Friend Request Pending: What To Do With That Awkward Friend Request

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After a long day of work and classes, I just want to mindlessly sign on to my Facebook accounts, like a few statuses, see if my friends finally uploaded the pics from last week's party, but all of that stops when the friend request icon pops up. Who added me? Hmm. Maybe it's the cute guy who sits in from of me in class. Or the new friend I made at the party…and then… welp. Uh oh. It suddenly goes from innocently checking my Facebook to that awkward moment when I have a friend request from someone I've never planned on connecting with personally. Do I click accept and hope they don't decide to like my statuses and stalk through three years' worth of photos? Or do I click ignore and hope they don't notice?

Whether it's that awkward guy from your calc class, a stuck-up peer at your internship or a professor from last semester, we've all been there.

Steph Speranza, Graduate of SUNY Geneseo, is no stranger to the awkward friend request: "I get a lot of requests from people in Italy with my last name and it's super awkward because I have no idea if we're related, if they just think we're related, or if they're friending all the Speranza's in the world for funsies. And since we don't speak the same language, we'll never find out." 

When it comes to adding professors on social media, it's not as simple. Speranza says,"Professors are tricky because you know it's a great way to keep in touch and everything, but I don't want them to know about my personal life sometimes."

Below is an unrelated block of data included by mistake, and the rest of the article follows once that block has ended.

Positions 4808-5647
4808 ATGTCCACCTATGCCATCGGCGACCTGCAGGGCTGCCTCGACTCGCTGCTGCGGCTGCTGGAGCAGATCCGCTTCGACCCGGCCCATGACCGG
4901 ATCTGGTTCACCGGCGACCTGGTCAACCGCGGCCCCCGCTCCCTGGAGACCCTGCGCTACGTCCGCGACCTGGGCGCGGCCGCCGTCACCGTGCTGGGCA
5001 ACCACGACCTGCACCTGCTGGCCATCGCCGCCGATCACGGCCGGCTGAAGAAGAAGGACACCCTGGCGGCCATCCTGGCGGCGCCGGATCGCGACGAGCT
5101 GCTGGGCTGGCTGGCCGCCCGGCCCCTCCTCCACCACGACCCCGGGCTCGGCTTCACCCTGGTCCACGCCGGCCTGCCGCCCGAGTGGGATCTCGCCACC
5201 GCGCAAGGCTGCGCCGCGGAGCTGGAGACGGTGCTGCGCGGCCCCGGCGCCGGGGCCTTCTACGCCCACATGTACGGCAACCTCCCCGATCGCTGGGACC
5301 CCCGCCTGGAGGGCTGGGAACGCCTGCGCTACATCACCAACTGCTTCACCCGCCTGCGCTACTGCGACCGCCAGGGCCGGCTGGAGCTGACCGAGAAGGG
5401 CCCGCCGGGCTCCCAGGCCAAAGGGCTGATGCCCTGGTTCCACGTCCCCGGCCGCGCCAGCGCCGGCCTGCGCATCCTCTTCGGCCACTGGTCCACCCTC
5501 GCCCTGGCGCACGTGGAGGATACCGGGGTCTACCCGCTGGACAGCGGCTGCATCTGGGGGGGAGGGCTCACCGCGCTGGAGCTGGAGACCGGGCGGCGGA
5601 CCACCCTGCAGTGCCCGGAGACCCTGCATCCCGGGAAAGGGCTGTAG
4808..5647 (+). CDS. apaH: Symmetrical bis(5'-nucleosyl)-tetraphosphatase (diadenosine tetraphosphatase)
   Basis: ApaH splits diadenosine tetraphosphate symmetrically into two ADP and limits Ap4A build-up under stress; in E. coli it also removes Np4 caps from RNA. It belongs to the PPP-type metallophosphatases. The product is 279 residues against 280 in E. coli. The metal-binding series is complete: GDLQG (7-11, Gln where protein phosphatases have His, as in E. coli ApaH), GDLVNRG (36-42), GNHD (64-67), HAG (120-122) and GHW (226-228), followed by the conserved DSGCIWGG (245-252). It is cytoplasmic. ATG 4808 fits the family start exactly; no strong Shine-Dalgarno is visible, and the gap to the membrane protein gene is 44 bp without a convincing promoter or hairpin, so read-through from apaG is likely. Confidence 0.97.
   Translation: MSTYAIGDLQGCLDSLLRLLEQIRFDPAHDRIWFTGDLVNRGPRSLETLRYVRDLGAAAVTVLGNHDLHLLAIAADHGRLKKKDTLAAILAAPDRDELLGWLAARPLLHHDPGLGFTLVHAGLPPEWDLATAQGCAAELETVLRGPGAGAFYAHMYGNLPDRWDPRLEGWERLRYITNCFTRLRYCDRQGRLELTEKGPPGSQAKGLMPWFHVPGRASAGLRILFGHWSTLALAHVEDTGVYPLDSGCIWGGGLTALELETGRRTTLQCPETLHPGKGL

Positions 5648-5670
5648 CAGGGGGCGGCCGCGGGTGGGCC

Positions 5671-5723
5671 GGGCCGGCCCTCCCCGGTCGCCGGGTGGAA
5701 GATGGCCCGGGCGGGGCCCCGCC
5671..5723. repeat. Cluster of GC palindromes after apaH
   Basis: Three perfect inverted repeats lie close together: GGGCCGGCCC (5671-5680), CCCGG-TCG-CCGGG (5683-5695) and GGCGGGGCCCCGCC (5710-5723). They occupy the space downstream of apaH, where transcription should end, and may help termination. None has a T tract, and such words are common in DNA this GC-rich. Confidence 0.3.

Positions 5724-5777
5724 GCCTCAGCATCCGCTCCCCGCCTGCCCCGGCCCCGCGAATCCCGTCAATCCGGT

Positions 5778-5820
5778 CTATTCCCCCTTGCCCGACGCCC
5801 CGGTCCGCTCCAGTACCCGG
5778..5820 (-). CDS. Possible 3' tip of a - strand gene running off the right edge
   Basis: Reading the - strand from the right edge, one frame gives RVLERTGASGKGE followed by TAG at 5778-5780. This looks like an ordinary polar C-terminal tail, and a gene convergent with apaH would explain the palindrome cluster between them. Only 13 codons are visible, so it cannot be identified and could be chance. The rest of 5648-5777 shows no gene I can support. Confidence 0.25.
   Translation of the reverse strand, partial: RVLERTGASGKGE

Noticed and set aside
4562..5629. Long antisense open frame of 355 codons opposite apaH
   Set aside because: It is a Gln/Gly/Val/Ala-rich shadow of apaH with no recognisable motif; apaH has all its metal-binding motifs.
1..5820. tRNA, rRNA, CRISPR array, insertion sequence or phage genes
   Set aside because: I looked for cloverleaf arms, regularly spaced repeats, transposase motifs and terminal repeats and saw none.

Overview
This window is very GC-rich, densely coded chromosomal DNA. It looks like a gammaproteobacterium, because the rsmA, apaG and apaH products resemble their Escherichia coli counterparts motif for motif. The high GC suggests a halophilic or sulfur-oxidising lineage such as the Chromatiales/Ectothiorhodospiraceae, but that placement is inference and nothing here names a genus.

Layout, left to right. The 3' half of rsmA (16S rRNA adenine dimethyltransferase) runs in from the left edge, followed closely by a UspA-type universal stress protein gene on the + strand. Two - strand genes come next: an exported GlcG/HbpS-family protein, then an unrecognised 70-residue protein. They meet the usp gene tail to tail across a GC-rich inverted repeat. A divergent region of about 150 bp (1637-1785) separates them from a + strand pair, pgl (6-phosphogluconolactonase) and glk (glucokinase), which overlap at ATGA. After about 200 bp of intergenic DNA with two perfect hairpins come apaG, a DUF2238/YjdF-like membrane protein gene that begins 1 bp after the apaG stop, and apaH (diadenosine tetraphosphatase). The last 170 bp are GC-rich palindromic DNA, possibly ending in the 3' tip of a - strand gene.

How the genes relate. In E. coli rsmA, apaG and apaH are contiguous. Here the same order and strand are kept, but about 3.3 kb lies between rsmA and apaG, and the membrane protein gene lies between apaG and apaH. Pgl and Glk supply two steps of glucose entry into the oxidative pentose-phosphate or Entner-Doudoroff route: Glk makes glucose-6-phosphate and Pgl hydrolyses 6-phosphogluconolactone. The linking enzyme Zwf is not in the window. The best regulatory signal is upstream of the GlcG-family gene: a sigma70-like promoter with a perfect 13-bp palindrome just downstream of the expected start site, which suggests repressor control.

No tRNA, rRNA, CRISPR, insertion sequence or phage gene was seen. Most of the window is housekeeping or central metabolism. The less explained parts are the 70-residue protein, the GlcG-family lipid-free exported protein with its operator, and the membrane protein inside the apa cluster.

Melanie Derschowitz, Graduate Alumna of the University of Toronto, feels similarly to that of Speranza: "I don't accept friend requests from professors on Facebook because I prefer them to know me for my professional and academic qualities, and not for when I post a status about a frustrating class or pics I'm in from a party. It might taint how they view me." However, when it comes to social media platforms other than Facebook, connecting with a professor isn't as daunting. Derschowitz continued, "LinkedIn is okay because it's a great way to establish and expand professional connections."

Nina McCann, Director of Marketing and Public Relations at the real estate law firm of Forchelli, Curto, Deegan, Schwartz, Mineo & Terrana LLP and Board Member of the Public Professionals of Long Island, has noted the development of social media in people's lives and shares her thoughts with CM: "While it’s always important to maintain a professional social media presence, before deciding whether to ‘friend’ or ‘connect’ with a colleague, one has to evaluate how they use each form of social media. For example, on Facebook, I like to acknowledge family milestones and post family photos so I use Facebook on a more personal level and really put thought into decisions about adding colleagues." 

Outside of Facebook, other social media platforms may be a bit more appropriate to connect with professors/students. McCann went on, "As for Twitter usage, it can be likened to a conversation, and as a self-proclaimed people person, I welcome connecting with colleagues.  I have many of my former interns and younger colleagues as followers [on Twitter]. I enjoy interacting, sharing and commenting on our similar interests. I also find that by interacting with younger professionals on social media I am better able to keep up with emerging social trends, which I find both interesting and sometimes valuable from a business perspective."

Just remember this: When it comes to social media, as public as it can be, your personal profile is still just that- personal. Whether you want to click accept or ignore on any social media platform, the choice is yours.

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Senior > English > Adelphi University

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